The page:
Michigan is going to have to scratch and claw for 17 more Big Ten games, but it can do that with the confidence of having one win under its belt. This team isn’t ready to compete for a league title or even discuss the NCAA tournament, but one win is in the books and next up is a trip to West Lafayette and a chance for another.
- Aubrey Dawkins: Take a bow, Aubrey. In the game preview I wrote that whichever team can ‘find something else’ would win the game. Michigan found Aubrey Dawkins. His stroke has always looked pretty good and today it finally started to fall. Dawkins has bounce, he can rebound (5 today) and seems to play hard. Michigan has been badly searching for depth and the wing combination of Irvin and Dawkins looked really good today.
- Caris LeVert: The hand brace was gone and LeVert was back. This was the best LeVert has played since he kept Michigan in the game against NJIT and there’s no doubt that the Wolverines need this from Caris in every game. He finished with 19 points and five dimes (to one turnover) and he was 8-of-14 on two-point attempts. LeVert also finally seemed to make a breakthrough in figuring out how to find Doyle in the pick-and-roll, but part of that could have been because Dawkins finally stretched out Illinois’ packed in defense. His three-point shot (1-5) was still a bit missing in action, but his confidence and swagger was back. His shot to ice the game in overtime was a great make and the sort of close five-footer that he’s really struggled to convert lately.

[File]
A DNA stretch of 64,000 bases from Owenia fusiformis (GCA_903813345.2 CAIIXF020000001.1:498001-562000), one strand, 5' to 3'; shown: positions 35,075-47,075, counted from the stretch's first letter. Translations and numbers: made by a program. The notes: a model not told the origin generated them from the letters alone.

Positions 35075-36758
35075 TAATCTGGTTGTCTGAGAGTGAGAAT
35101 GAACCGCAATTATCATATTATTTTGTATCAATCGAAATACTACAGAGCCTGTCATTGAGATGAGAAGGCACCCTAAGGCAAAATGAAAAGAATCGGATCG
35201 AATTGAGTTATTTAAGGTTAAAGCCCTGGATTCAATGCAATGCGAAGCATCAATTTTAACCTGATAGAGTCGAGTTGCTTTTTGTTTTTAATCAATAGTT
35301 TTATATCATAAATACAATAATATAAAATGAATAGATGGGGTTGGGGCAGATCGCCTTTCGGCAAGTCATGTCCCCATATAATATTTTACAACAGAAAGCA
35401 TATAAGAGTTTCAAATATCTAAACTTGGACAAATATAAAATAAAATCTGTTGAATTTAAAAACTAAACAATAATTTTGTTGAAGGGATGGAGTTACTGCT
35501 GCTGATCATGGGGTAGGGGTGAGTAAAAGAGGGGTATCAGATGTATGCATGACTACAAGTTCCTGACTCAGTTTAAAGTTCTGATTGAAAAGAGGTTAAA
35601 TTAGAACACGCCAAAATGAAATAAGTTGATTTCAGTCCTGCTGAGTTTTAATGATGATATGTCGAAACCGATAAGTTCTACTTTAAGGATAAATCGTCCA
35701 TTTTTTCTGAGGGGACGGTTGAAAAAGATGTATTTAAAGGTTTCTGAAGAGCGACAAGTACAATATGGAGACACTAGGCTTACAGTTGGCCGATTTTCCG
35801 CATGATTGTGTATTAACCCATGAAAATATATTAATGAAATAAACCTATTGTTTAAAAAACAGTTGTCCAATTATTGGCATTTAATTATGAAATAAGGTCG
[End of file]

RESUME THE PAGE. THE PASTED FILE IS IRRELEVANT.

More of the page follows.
- Derrick Walton: Walton simply isn’t right. He started the game with a nice little assist and then went 0-8 from the floor over the rest of the game. He was benched for long stretches in the second half and I don’t think there’s any doubt that his toe injury is affecting him more than anyone wants to admit.
- Zak Irvin: Irvin finished 4-of-15 and (3-of-10) from the floor which was worse than I expected, but he grabbed five rebounds and hit some huge shots down the stretch. I thought he did a good job late in the game defensively against Malcolm Hill, who still made some incredible mid-range jumpers. As for that breakaway missed dunk? Just lay it in Zak, we promise we know your vertical has improved.
- Spike Albrecht: Albrecht has been in a slump and didn’t really look for his three-point shot, but he hit a big layup early in the game and then handed out five assists, all in the second half and overtime.
- Ricky Doyle: Doyle knows how to make himself a target and finished with 13 points on 5-of-6 shooting, but he should have produced even more considering he was just 3-of-6 at the stripe and missed a couple of chances for big and-one baskets. He still has some warts (trying to block shots he can’t reach and giving up second chances), but I’m not sure why he played equivalent minutes to Donnal today.
- Mark Donnal: Donnal had a rough first half performance. He was beaten several times defensively, missed a layup in transition and gave up a brutal and-one at the tail end of the first half. Give him some credit for a little better play down the stretch, but his jumper wasn’t working and he didn’t look comfortable out there today.
- Kameron Chatman: I thought Chatman really hung in there and battled today. He made mistakes, but he also made plays right after his mistakes that often made up for them. That being said, he’s still not ready and the possibility of Dawkins emerging could be a blessing for him as it relieves some of the pressure and gives Michigan another option.